Charlotte Dujardin rode her first Grand prix test at the beginning of this year. . . and won. Carole Mortimer catches up with the rising star at the yard she shares with her mentor Carl Hester. On the whole riders, even superstars, are level-headed, normal people.
Perhaps one of the reasons is that there simply isn’t time to be anything else. No matter how big the win, the horses have to be seen to first, there is the rush to pack up and get home, then its back to work to start all over again.
British dressage’s new international grand prix star Charlotte Dujardin is no exception. Right now her triumphant international grand prix debut in France, although only a few days since, is seemingly a long time ago.
Not only is she back to work at Carl Hester’s beautiful yard, but on the last leg of the journey home from France she was literally brought back to earth with a bump – of the car-meets-wall variety which has helped to take the shine off the success.
So is the prospect of forking out the insurance excess for the damage, fortunately only to the car – and the wall. “I can’t believe it,” she wails, before adding the final straw to her beleaguered day. “And I’ve nothing to wear – it’s all in the lorry.”
Fortunately, there is a well-timed distraction that brings back the smile. The lorry with its valuable cargo of clothes and grand prix stars Valegro and Fernandez is coming up the drive, returning home, after their two-week stay at Vidauban in the south of France where Charlotte and Valegro and Carl with Fernandez, dominated the big tour in the international three-star competition.
Grand prix first-timers
It was only at the end of January this year that 25-year-old Charlotte rode in her first ever competitive grand prix – at Addington – which with Carl’s and Roly Luard’s nine-year-old Valegro she won with a 74% plus score.
Followed up with four wins in Vidauban – two grand prix and two grand prix specials all with 70% plus scores – this perhaps puts Charlotte in the record books.
Has any other rider previously won on their national and international debut?
“Has there ever been a horse as successful as ‘Blueberry’ (Valegro’s stable name),” Charlotte asks turning the question on its head. “All the way through he has proved to everyone he was a top horse in the making. In France they were all saying he is the next Totilas.”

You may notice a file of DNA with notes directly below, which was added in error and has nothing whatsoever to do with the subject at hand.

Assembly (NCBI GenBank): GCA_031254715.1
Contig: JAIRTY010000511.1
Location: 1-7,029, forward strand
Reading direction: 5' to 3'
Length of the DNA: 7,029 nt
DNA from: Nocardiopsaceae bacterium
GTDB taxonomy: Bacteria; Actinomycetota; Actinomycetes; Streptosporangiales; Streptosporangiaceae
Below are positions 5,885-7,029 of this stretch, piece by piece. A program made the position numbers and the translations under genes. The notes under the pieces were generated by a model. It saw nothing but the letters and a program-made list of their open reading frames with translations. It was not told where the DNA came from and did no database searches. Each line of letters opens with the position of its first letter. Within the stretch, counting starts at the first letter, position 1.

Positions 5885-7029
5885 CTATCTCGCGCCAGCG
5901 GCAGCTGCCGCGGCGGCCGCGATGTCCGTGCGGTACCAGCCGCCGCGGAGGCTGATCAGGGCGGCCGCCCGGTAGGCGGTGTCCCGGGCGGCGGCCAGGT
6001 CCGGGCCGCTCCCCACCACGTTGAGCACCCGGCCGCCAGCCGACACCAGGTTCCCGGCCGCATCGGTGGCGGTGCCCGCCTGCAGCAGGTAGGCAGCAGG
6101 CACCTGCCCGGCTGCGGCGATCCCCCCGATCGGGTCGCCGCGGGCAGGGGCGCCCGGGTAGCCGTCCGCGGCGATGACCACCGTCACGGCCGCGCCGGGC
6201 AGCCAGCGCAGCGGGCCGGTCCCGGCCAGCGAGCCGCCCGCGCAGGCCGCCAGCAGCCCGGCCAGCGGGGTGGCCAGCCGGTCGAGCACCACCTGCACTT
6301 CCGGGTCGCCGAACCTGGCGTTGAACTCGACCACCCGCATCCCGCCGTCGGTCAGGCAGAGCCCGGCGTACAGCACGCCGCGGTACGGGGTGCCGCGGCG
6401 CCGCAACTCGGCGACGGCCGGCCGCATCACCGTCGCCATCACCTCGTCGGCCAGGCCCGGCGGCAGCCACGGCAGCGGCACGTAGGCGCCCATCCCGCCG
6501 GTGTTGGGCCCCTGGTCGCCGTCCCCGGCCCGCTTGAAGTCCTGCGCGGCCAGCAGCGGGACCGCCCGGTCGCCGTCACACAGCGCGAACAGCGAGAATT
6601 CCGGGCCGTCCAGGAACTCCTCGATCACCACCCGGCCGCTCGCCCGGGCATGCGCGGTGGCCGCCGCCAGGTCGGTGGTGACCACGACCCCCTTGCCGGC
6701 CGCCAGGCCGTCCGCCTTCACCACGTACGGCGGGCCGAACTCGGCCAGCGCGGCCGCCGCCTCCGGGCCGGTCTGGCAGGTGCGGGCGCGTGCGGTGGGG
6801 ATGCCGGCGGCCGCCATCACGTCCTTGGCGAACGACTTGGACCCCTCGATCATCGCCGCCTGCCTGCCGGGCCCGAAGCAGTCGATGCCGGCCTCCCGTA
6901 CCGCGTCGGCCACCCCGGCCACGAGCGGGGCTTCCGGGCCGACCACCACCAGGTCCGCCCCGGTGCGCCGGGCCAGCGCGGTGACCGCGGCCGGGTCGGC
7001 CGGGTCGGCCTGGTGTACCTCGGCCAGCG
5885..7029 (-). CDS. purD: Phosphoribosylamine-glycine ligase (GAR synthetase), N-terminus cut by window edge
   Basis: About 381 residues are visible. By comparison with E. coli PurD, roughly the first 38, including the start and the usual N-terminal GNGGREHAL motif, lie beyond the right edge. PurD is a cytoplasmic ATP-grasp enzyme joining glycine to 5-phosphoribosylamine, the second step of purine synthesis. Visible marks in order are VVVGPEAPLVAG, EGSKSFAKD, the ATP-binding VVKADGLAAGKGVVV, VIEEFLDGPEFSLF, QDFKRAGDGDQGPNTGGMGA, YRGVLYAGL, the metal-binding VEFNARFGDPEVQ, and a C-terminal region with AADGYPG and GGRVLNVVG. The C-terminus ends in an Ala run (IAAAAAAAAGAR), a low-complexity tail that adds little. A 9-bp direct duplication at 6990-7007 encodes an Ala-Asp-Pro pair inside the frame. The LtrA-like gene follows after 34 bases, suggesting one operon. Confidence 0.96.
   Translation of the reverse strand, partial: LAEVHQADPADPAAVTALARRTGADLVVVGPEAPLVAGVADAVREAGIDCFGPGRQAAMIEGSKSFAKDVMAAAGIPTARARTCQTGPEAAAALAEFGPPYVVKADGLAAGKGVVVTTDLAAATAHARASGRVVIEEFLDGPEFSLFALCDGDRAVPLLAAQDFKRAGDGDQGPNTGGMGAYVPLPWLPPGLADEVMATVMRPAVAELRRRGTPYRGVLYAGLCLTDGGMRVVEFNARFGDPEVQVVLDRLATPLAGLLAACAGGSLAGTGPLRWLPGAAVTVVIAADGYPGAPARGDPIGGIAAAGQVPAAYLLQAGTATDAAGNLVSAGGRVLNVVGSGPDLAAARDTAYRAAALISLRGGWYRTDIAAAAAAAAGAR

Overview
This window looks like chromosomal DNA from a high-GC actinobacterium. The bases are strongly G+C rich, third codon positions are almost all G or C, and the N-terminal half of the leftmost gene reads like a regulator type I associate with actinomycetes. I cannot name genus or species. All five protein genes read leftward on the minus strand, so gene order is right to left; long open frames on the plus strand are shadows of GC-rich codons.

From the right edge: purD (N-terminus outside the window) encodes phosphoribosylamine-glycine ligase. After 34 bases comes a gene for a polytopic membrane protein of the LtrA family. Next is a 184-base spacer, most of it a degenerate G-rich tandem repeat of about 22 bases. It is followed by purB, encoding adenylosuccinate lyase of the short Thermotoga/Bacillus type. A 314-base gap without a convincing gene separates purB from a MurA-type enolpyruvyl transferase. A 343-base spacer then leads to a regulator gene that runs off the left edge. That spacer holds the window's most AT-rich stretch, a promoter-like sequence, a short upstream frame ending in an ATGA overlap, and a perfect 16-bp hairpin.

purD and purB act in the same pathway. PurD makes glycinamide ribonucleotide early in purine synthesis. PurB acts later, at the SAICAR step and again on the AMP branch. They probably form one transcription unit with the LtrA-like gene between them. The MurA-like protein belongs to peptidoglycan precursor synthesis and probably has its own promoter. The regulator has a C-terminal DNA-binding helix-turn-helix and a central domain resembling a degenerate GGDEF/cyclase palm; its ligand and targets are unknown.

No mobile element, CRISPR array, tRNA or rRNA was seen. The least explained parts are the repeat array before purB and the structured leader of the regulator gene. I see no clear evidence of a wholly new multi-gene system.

It is some accolade to be compared to the most successful dressage horse ever which surely must bring about a certain amount of pressure.
“There has always been pressure with Blueberry and before every test I do worry – everyone expects a lot – but once I’m on, I just get on with it. Even in the grand prix special – which was my first ride through the test, I hadn’t even practised it at home – at one point I remember thinking ‘this isn’t bad and I’m even enjoying it’.
It was even better when I did the one-time changes on the centre line,” she says with a delighted whoop. “But no way did I go to France thinking I would be coming home with four wins out of four.”
The early years
As well as the assurance and experience of five-years training with Carl Hester, Charlotte attributes her poise in the ring down to her grounding in showing. Up to the age of 16 Charlotte and her elder sister Emma-Jayne were successful in the ring with show ponies produced by her mother Jane, who still plays a supporting and hands-on role.
“Showing certainly taught me ring-craft and gave me a confidence in the arena – I learnt to rise to the occasion and I was always competitive. I always wanted to beat my sister – I hated not winning,” admits Charlotte, a winner of four titles at both the Horse of the Year Show and Royal International Horse Show at Hickstead.
Charlotte got her first taste of dressage through rider and trainer Debbie Thomas, who allowed her to ride her grand prix horse Truday.
“I was only about 13 and remember doing flying changes and thought ‘this is amazing’,” says Charlotte, who one day simply decided that she didn’t want to do showing anymore. Prompted by her then teacher Ian Cast after leaving school Charlotte went as a working pupil to trainer and now paradoxically, fellow grand prix rider Judy Harvey.
She was given the ride on Richard Heley’s Wow Voyager with whom she contested young rider classes and first caught the eye of selectors being reserve for the 2006 young rider team.
During this time Charlotte also had the project of her own horse the Florestan-sired Fernandez – stable name Dez – bought as a three-year-old by Charlotte’s mother Jane from one of the Brightwells sales. “He had attitude and I loved him,” says Jane as she and Charlotte settle Dez back into his large stable.
That Fernandez had attitude proved to be the case but his headstrong ways – he had a tendency to bolt, once immediately before his slot in a young horse championship but still came second – did not daunt his young rider.
“That was Dez,” says Charlotte with a shrug. The pair first made equestrian headlines in 2005 winning the Brightwell’s Challenge. A year later claimed the national six-year-old title at Hickstead and, in 2008, the advanced-medium winter championship and were reserve national advanced-medium champions.
Coping with ups and downs
Then the moment every rider dreads happened when Fernandez was injured. It transpired that he had torn the meniscus, the shock absorber in the patella (stifle) and veterinary opinion was that he would probably never come right.